Bordeaux – a turning point?

The 2016 vintage is very distinctive in character and somewhat different to the recent vintages coming out of Bordeaux. The question I was left pondering is whether the change is due to climatic conditions, market influence or a shift in the make-up of the commentators.

The overarching character one encounters in the 2016 wines is balance. Simply put, everything is in its place. The fruit presence is not too much or too little, the lively acid is adding a noticeable freshness and the tannins are decidedly ripe and well structured. This, then, is a balanced and excellent vintage. The alcohol levels are generally lower at around 13% and the extraction has been toned back; these are not overly-concentrated or extracted wines, the balancing acidity and freshness providing a key component.
So, did these factors and this freshness emerge from the drought, the sunny summer and the late-arriving rain, or was there another influence? When listening to those winemakers we visited within Bordeaux, one common theme that emerged was caution around not over-extracting. It led me to consider whether this was due a deliberate intent on their part not to draw overly upon the ripe, concentrated fruit the drought had provided, or whether they were reacting to a change in the overall make-up and opinions of the critics.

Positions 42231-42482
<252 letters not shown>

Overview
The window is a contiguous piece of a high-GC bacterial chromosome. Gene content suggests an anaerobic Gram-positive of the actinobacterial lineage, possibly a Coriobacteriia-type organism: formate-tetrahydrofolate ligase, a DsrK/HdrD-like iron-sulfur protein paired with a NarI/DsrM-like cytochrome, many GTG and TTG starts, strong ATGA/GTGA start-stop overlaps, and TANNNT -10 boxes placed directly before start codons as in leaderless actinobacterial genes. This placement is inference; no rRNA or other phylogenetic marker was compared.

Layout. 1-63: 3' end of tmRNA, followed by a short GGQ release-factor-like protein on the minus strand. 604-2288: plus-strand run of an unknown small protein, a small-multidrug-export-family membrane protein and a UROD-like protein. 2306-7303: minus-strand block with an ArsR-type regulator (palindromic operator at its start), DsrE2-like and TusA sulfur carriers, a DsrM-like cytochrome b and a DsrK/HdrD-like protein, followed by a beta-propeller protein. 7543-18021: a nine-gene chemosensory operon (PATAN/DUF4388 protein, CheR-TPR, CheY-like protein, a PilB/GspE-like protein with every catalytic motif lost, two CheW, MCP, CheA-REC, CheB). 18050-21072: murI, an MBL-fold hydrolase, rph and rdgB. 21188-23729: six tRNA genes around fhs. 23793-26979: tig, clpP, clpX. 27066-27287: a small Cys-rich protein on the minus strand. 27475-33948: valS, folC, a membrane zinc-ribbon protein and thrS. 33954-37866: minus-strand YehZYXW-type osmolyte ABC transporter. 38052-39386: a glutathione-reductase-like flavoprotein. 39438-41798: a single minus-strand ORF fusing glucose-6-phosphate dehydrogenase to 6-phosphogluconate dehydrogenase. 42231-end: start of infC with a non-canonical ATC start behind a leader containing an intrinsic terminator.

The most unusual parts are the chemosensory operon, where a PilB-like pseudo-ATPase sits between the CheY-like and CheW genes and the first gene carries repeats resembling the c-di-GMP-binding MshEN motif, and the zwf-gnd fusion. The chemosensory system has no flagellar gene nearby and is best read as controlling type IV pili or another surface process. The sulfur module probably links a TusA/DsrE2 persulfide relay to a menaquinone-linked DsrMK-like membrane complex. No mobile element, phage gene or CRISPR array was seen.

Robert Parker has had so much influence on Bordeaux and its wines; he has, indeed, been a key component in the success of many of the producers there. One thing is certain: in general, the bolder the fruit, the concentration and the flavour, the higher the Parker score. This, to me, does seem a somewhat short-sighted view; Bordeaux is a region with so much history, and yet much of what is being recalled and feted has been confined to relatively recent events. Many of the greatest Bordeaux I have tasted have been old wines, often bearing little resemblance to their younger counterparts from recent vintages. The difficulty in correlations aside, in tasting the 2016s, I could imagine them to be old wines.

The change that was apparent in Bordeaux may, in fact, have come from the vintage; these are, after all, many of the very best vineyards and châteaux in the world. Whatever it is that has resulted in these impeccably balanced wines, I do like them. If this is a turning point for Bordeaux, the region should continue at speed in this direction; for me, it’s the right one.